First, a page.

Iraq Troops' PTSD Rate as High as 35%, Says Management Insights StudyLawrence M. WeinSeptember 15, 2009
Management Insights, a regular feature of the journal, is a digest of important research in business, management, operations research, and management science. It appears in every issue of Management Science.
"A Dynamic Model for Posttraumatic Stress Disorder Among U.S. Troops in Operation Iraqi Freedom" is by Michael P. Atkinson of the Naval Postgraduate School and Adam Guetz and Lawrence M. Wein of Stanford University.
The tempo of deployment cycles in the Iraq War is higher than for any war since World War II, the authors write, and military survey data suggest that posttraumatic stress disorder (PTSD) is common among service members.
To assure ample mental health resources to care for returning troops, the authors argue that it is important for the Department of Veterans Affairs (VA) to forecast the timing and number of new PTSD cases over the coming years, which is complicated by the fact that many cases have delayed onset.
The authors combine a dynamic mathematical operations research model with deployment data and PTSD data from the Iraq War, and estimate that the PTSD rate among Iraq War veterans will be approximately 35%, which is roughly double the rate from the raw survey data. This doubling is due to the time lag between the PTSD-generating event and the onset of symptoms and to the fact that many surveyed troops will do subsequent deployments.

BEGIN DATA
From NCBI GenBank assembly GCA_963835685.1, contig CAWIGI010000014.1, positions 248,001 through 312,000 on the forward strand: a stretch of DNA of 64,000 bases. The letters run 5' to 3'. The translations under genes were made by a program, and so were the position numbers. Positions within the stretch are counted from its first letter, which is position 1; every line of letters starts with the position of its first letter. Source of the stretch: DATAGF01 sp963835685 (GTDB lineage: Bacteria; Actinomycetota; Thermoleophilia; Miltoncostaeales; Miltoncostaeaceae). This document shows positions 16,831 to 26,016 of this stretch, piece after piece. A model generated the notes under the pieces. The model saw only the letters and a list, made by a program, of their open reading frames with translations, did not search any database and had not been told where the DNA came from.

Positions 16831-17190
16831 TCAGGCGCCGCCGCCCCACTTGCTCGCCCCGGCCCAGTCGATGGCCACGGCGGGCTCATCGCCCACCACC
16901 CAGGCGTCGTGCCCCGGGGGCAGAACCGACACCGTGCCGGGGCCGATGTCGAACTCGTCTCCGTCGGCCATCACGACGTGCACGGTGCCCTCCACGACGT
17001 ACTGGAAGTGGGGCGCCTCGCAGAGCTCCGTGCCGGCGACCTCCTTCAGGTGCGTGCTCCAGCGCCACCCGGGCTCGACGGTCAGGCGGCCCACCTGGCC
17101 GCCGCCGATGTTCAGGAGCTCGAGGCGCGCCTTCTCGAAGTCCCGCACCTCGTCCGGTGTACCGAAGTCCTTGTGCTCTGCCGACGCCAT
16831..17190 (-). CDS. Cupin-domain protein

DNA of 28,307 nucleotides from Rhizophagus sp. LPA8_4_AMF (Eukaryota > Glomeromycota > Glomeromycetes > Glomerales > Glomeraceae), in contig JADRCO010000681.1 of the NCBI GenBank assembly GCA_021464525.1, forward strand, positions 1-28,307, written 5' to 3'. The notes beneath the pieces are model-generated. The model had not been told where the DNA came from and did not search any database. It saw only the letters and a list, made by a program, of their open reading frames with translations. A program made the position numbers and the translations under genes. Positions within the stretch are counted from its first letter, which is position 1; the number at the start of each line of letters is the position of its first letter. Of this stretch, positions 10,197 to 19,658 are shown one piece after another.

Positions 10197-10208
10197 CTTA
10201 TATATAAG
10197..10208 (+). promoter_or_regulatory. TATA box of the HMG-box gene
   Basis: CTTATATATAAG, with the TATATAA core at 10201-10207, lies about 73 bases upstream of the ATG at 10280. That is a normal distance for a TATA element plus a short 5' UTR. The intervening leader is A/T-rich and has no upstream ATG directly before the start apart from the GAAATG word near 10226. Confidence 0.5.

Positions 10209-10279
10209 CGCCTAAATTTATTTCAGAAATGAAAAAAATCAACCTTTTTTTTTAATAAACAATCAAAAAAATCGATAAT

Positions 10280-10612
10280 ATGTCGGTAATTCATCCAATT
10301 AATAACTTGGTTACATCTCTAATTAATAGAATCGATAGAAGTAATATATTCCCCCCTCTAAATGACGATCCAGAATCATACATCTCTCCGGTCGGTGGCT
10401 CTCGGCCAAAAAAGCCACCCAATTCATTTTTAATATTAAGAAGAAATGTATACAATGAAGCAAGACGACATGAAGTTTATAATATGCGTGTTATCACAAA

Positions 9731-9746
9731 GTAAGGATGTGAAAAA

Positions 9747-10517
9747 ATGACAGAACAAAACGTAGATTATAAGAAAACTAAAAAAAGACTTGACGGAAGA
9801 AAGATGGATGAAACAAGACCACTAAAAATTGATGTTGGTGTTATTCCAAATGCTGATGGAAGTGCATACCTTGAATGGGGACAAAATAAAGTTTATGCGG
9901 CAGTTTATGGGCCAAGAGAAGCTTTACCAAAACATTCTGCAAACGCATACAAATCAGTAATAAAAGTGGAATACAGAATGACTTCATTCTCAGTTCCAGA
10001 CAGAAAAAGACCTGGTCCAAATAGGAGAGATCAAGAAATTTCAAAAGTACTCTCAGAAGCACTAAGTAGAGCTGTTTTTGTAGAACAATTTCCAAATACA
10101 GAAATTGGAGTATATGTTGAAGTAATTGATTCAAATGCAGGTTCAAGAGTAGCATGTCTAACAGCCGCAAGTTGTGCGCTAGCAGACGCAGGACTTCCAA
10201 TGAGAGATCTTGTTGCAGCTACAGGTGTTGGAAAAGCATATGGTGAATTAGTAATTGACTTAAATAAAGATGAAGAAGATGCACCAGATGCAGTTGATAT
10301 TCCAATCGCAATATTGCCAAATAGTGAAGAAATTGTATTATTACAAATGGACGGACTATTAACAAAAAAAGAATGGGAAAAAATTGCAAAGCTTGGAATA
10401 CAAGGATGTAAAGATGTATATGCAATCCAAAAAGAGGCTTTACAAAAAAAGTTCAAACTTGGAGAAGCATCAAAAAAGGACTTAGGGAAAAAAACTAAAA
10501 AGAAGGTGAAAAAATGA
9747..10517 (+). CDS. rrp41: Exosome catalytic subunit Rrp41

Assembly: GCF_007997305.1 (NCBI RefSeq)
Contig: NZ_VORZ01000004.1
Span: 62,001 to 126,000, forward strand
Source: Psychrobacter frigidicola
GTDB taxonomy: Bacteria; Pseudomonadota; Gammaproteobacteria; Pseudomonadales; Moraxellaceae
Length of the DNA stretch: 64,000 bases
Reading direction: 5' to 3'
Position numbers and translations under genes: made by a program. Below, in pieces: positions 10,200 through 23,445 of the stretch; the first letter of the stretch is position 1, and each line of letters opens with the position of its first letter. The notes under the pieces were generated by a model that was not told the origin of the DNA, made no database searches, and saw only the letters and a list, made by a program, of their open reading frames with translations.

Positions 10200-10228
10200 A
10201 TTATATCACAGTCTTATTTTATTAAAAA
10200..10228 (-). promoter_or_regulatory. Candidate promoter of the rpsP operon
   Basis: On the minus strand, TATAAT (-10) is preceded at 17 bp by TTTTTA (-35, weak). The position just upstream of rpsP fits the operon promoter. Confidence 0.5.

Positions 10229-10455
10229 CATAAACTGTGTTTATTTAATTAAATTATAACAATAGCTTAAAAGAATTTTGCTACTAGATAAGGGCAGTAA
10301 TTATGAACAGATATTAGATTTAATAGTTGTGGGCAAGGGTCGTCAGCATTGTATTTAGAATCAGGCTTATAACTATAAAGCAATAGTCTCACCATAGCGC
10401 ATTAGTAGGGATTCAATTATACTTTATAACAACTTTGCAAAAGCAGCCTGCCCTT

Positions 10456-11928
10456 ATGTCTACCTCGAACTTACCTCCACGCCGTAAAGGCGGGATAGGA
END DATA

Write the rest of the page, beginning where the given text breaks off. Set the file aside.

Consequently, the authors write, the VA system, which is already experiencing significant delays for PTSD treatment provision, urgently needs to ramp up its mental health resource capacity.
The current issue of Management Insights is available at http://mansci.journal.informs.org/cgi/reprint/55/9/iv. The full papers associated with the Insights are available to Management Science subscribers. Individual papers can be purchased at http://institutions.informs.org. Additional issues of Management Insights can be accessed at http://www.informs.org/site/ManSci/index.php?c=11&kat=Management+Insights.
The other Insights in the current issue are:
* Cause Marketing:Spillover Effects of Cause-Related Products in a Product Portfolio by Aradhna Krishna, Uday Rajan
* Impact of Workload on Service Time and Patient Safety:An Econometric Analysis of Hospital Operations by Diwas S. Kc, Christian Terwiesch
* Service Interruptions in Large-Scale Service Systems by Guodong Pang, Ward Whitt
* Quality Disclosure Formats in a Distribution Channel by Liang Guo
* Labor Market Institutions and Global Strategic Adaptation: Evidence from Lincoln Electric by Jordan I. Siegel, Barbara Zepp Larson
* Poker Player Behavior After Big Wins and Big Losses by Gary Smith, Michael Levere, Robert Kurtzman
* Revenue Driven Resource Allocation: Funding Authority, Incentives, and New Product Development Portfolio Management by Raul O. Chao, Stylianos Kavadias, Cheryl Gaimon
* A General Interindustry Relatedness Index by David J. Bryce, Sidney G. Winter
* Competing Retailers and Inventory: An Empirical Investigation of General Motors' Dealerships in Isolated U.S. Markets by Marcelo Olivares, Gérard P. Cachon
INFORMS journals are strongly cited in Journal Citation Reports, an industry source. In the JCR subject category "operations research and management science," Management Science ranked in the top 10 along with two other INFORMS journals.
The special MBA issue published by BusinessWeek includes Management Science and three other INFORMS journals in its list of 20 top academic journals that are used to evaluate business school programs. Financial Times includes Management Science and four other INFORMS journals in its list of academic journals used to evaluate MBA programs.
Institute for Operations Research and the Management Sciences
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